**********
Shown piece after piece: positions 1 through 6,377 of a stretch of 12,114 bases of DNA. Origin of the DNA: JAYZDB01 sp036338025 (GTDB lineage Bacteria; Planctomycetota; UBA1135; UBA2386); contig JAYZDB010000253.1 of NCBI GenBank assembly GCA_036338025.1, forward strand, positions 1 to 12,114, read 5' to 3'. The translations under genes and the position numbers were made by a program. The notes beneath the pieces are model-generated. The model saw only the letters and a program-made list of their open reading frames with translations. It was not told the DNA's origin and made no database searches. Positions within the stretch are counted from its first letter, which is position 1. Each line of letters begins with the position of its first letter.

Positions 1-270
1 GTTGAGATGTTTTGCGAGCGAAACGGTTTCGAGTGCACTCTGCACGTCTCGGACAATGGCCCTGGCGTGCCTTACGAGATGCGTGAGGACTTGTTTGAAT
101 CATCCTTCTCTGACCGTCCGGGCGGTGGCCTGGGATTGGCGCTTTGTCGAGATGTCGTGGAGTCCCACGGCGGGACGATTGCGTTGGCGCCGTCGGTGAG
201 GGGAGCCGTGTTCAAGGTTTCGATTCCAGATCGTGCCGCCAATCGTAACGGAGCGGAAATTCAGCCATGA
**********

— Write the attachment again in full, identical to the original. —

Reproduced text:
Shown piece after piece: positions 1 through 6,377 of a stretch of 12,114 bases of DNA. Origin of the DNA: JAYZDB01 sp036338025 (GTDB lineage Bacteria; Planctomycetota; UBA1135; UBA2386); contig JAYZDB010000253.1 of NCBI GenBank assembly GCA_036338025.1, forward strand, positions 1 to 12,114, read 5' to 3'. The translations under genes and the position numbers were made by a program. The notes beneath the pieces are model-generated. The model saw only the letters and a program-made list of their open reading frames with translations. It was not told the DNA's origin and made no database searches. Positions within the stretch are counted from its first letter, which is position 1. Each line of letters begins with the position of its first letter.

Positions 1-270
1 GTTGAGATGTTTTGCGAGCGAAACGGTTTCGAGTGCACTCTGCACGTCTCGGACAATGGCCCTGGCGTGCCTTACGAGATGCGTGAGGACTTGTTTGAAT
101 CATCCTTCTCTGACCGTCCGGGCGGTGGCCTGGGATTGGCGCTTTGTCGAGATGTCGTGGAGTCCCACGGCGGGACGATTGCGTTGGCGCCGTCGGTGAG
201 GGGAGCCGTGTTCAAGGTTTCGATTCCAGATCGTGCCGCCAATCGTAACGGAGCGGAAATTCAGCCATGA